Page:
The Brag Media
Features May 8, 2019

Rock photographer Wendy McDougall: ‘My images have triggered memories’

Rock photographer Wendy McDougall: ‘My images have triggered memories’

When Wendy McDougall was in high school she thought to herself, ‘If Annie Leibovitz can do it so can I’. And so she did.

McDougall is now an award-winning Australian music photographer and over her 40-year career has snapped rock icons like Freddie Mercury, Mick Jagger, Jimmy Barnes, Crowded House, INXS, Divinyls, and Richard Clapton

Having just staged her exhibition ‘It’s Only Rock ‘n’ Roll But I Like It’ in Sydney, McDougall is readying the showing in Melbourne at Sunstudios tomorrow (May 9).

In the Q&A below, McDougall chats about her unforgettable moments, her advice for upstarts, and the surprising reaction she received from the Sydney exhibition.

Did you set out to become a music photographer, how did your career come about?

Yes. I always loved music and I tried all art forms until I found photography – this happened in 5th Form /Year 11 at school. One day I realised I could put the two together.

I wanted to make album covers and the creative image bands needed. Annie Leibovitz was working for Rolling Stone magazine and she inspired me to do it. I figured if she could do it so could I.

Tell us about this retrospective exhibition, ‘It’s only rock ‘n’ roll but I like it…’

Last year I won Best Photographer at the inaugural AWMA [Australian Women in Music Awards]. Canon sponsored the event and their main man Jason McLean talked to me after the event was over [he actually handed me the prize on stage so we have a lovely memory of where we met!]

He said that Canon would love to do something with me and this exhibition is the ‘something’. With 40 years of working in music the exhibition ended up being a kind retrospective of my music photography. It’s been a fabulous ride so far.

WendyMcDougall with AWMA award

You had the showing in Sydney recently, what stuck out to you the most about how it was all received?

I had no expectations of how the show would be perceived by the public, but what has ended up happening is that my images have triggered memories. People come along, spend quite a while browsing the work, and have even been moved to tears.

They are recalling their own experiences, almost forgotten, and cant help sharing their stories and reliving the memories of great times they had.

You need to remember that the most times this happens its with the period before digital kicked in. Audiences didn’t take their own phones and cameras. They were there for the music period.

People like myself, and the few others taking the photos, were recording for them, so for the first time in ages they were reliving some fabulous times.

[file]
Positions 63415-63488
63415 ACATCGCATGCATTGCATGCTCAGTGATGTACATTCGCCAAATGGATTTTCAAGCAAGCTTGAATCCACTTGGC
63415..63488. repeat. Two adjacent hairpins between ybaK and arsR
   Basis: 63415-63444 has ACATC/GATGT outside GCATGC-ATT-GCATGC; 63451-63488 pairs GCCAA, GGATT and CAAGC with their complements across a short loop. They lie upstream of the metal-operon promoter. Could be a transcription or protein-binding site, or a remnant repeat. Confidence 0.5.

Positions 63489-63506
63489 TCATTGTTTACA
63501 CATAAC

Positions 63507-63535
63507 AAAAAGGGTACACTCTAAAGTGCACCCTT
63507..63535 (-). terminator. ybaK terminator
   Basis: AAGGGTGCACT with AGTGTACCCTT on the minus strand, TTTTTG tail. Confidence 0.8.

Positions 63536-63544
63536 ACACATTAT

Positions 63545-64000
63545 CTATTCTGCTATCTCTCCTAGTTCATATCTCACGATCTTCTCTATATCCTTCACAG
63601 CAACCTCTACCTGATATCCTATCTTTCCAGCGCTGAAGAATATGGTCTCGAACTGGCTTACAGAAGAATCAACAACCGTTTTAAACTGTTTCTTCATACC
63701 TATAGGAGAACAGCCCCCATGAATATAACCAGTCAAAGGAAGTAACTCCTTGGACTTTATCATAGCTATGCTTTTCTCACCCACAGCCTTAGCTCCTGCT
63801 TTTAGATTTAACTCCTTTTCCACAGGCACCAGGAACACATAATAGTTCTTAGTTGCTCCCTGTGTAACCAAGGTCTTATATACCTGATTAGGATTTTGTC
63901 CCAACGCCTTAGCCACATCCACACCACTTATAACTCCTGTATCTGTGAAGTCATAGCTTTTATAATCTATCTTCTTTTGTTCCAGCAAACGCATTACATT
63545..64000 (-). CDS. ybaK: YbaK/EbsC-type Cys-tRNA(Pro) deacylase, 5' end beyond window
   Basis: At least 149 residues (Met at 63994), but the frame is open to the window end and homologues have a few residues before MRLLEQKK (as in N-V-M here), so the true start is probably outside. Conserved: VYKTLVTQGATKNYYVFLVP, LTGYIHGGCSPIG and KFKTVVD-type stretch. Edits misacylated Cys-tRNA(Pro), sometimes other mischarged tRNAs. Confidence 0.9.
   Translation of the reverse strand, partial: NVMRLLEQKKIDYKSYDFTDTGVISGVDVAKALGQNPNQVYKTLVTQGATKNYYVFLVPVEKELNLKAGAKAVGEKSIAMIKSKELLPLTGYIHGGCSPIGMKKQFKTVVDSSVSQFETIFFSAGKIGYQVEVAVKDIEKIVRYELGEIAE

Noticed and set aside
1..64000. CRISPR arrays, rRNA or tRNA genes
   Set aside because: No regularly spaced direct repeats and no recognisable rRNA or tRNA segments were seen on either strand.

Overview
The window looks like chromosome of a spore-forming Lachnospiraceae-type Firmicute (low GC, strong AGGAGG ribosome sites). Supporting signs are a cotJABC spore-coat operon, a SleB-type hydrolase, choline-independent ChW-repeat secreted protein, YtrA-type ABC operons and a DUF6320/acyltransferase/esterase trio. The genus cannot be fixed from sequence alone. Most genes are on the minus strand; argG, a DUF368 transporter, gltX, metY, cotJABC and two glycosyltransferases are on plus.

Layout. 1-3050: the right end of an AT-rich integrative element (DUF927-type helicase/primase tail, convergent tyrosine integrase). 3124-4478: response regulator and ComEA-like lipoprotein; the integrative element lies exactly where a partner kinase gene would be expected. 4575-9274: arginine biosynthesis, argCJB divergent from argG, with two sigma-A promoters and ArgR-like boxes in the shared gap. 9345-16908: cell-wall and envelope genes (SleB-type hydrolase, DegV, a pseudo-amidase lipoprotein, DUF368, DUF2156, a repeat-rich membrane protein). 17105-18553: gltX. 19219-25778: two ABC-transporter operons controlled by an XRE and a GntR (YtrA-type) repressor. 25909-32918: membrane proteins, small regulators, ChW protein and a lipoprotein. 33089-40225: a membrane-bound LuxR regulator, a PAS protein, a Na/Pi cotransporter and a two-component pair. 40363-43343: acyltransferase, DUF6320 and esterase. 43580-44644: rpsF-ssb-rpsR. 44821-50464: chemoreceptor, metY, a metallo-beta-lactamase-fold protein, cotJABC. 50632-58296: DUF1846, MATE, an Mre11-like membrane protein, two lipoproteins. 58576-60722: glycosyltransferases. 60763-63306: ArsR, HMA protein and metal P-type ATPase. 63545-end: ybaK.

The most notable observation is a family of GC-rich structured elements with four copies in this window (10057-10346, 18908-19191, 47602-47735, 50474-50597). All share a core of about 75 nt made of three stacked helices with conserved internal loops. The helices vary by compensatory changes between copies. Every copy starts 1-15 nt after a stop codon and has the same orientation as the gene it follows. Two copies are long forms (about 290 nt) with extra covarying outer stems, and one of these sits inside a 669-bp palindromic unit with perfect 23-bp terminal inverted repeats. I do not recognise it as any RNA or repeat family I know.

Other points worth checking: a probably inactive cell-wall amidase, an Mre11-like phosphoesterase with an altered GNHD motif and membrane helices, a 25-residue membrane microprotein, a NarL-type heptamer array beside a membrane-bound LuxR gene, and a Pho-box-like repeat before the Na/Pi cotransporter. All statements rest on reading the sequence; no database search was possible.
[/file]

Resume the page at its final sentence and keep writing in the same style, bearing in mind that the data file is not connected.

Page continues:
It has been amazing. There have been some lovely comments about the work too so that is of course goo to hear.

wendy mcdougall photo of freddie mercury

Credit: Wendy McDougall. Purchase the print here.

What was it about rock ‘n’ roll music that lead to this life’s work of yours?

It makes me feel great. Music makes me feel great, though I guess that particular genre, and other similar music – I love blues etc – just spoke to me.

I could be happy in my own world listening. I enjoyed playing it too though I wasn’t very good when I was young. I’m just starting to have a go again after all these years and it’s fabulous. I have a new social life playing music. Of course we also know how good it is for the brain so it’s win-win.

Tell us about one unforgettable anecdote that makes you smile when you think back.

I always smile at the memory that I got to spend two days on set of the music video shoot for Crowded House when they made their clip for ‘Don’t Dream Its Over’.

It’s the song that took them to the top, also for the video maker who started his international career with this video, and I met some fabulous people in music and the film world. A pivotal time for many of us.

I also smile when I recall the day I was the official photographer for INXS at Concert For Life. Their tour manager at the time looked at my pass and said, “You can go more places here them me!!” And I did. It felt amazing to be on stage when the band played and to see the day through their eyes.

Winning the AWMA Award was nerve racking but truly amazing and really I haven’t stopped smiling since the day Canon offered me this chance to show my work.

Michael Hutchence 1996 onstage

Michael Hutchence 1996. Credit: Wendy McDougall.

What advice would you give to those looking to follow in your footsteps?

Follow your instincts. Find your ‘theme’ that you love [mine was music] and then get involved to specialise. It seems that we need to have multiple skills in this era but specialising is always a great thing. Clients who are serious about needing a photographer will be attracted to those who understand their industry.

Enjoy what you do, and don’t under sell yourself.


SUNSTUDIOS and Canon Experience Store complex South Melbourne
Dates: 9–24 May 2019
Hours: Mon–Sat 9:00am–5:30pm
Location: 95 Buckhurst Street South Melbourne
Admission is FREE.

This article originally appeared on The Industry Observer, which is now part of The Music Network.


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